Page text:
While discounts may be tempting to close a deal, they can devalue our work and establish a precedent for future negotiations. Instead, consider offering additional value or supplementary services that enhance the perceived worth of the investment. By providing extra benefits, we maintain the perceived value while still offering attractive incentives.


Effective communication is the cornerstone of successful sales calls. By avoiding certain phrases and choosing our words carefully, we can create a positive and impactful experience for potential clients. Remember to focus on the prospect’s needs, demonstrate genuine interest, and emphasize the value we provide. By doing so, we increase the likelihood of forming lasting partnerships and achieving sales success.


  1. What is the importance of effective communication in sales calls?

Effective communication in sales calls is crucial as it helps build trust and rapport with potential clients. It allows us to understand their needs, address their concerns, and present our solutions in a compelling manner.

  1. Is it necessary to avoid using the word “but” during sales calls?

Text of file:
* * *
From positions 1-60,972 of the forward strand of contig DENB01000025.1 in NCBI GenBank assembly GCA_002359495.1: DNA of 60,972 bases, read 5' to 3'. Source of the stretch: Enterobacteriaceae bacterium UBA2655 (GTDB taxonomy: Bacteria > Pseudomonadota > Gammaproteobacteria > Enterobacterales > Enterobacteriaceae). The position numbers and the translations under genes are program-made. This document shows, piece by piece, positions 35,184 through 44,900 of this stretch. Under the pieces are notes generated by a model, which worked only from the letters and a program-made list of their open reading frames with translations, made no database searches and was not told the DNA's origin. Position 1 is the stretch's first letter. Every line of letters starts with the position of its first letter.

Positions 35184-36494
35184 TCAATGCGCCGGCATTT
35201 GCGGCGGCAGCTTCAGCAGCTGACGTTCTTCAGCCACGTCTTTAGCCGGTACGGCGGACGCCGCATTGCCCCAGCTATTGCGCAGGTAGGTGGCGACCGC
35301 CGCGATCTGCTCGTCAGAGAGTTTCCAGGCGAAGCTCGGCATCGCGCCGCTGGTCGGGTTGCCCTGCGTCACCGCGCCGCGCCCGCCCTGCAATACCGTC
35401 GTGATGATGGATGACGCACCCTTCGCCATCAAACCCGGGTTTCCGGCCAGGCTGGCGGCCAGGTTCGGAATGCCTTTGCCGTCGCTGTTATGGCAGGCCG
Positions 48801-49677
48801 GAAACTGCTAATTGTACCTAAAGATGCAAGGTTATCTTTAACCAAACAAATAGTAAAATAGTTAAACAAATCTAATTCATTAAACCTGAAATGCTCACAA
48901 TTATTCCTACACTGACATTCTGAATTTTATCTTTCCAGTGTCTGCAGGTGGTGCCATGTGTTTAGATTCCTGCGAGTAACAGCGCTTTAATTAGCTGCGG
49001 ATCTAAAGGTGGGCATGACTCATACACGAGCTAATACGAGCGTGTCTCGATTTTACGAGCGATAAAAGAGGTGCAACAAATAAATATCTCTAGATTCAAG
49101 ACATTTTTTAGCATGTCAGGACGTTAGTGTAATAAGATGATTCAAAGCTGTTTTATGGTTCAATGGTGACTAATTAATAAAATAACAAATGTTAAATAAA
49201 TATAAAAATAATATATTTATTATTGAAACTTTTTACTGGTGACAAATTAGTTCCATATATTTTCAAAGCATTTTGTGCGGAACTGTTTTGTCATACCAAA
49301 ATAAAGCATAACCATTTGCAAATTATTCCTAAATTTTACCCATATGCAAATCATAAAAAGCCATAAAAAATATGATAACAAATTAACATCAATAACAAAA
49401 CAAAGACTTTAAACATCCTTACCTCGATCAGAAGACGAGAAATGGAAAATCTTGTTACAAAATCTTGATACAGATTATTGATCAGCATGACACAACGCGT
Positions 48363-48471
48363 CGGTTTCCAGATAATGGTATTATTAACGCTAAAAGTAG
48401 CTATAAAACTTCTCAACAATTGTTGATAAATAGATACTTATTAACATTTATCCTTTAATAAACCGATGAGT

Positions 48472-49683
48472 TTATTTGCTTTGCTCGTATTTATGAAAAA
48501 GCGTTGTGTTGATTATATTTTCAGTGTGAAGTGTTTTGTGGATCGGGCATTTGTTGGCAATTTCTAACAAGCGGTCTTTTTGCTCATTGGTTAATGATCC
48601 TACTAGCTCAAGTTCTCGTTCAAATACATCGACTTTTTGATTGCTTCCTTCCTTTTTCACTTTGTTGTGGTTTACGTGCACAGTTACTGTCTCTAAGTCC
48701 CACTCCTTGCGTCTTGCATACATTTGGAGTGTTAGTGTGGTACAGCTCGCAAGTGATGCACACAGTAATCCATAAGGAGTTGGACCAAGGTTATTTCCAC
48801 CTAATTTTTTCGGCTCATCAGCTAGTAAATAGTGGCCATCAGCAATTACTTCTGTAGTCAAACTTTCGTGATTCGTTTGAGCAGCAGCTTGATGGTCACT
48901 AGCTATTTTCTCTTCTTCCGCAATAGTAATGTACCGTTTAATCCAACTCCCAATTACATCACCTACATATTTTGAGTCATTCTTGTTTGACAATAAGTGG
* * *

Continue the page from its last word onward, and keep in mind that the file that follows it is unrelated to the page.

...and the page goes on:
Using the word “but” can introduce negativity and undermine positive aspects of the conversation. To maintain a constructive dialogue, it is beneficial to use transitional phrases that bridge contrasting ideas without generating a sense of negativity.

  1. Why should we avoid speaking poorly about competitors?

Speaking poorly about competitors reflects insecurity and can damage our professionalism. Instead, it is more effective to highlight our unique value proposition and why we are a better fit for the prospect.

  1. How can we address prospect concerns without creating tension?

To address prospect concerns without creating tension, active listening and empathy are key. By acknowledging their concerns and offering constructive solutions, we create a positive environment for collaboration and problem-solving.

  1. What is the alternative to offering discounts during a sales call?

Instead of offering discounts, consider providing additional value or supplementary services to enhance the perceived worth of the investment. This approach maintains the perceived value while offering attractive incentives.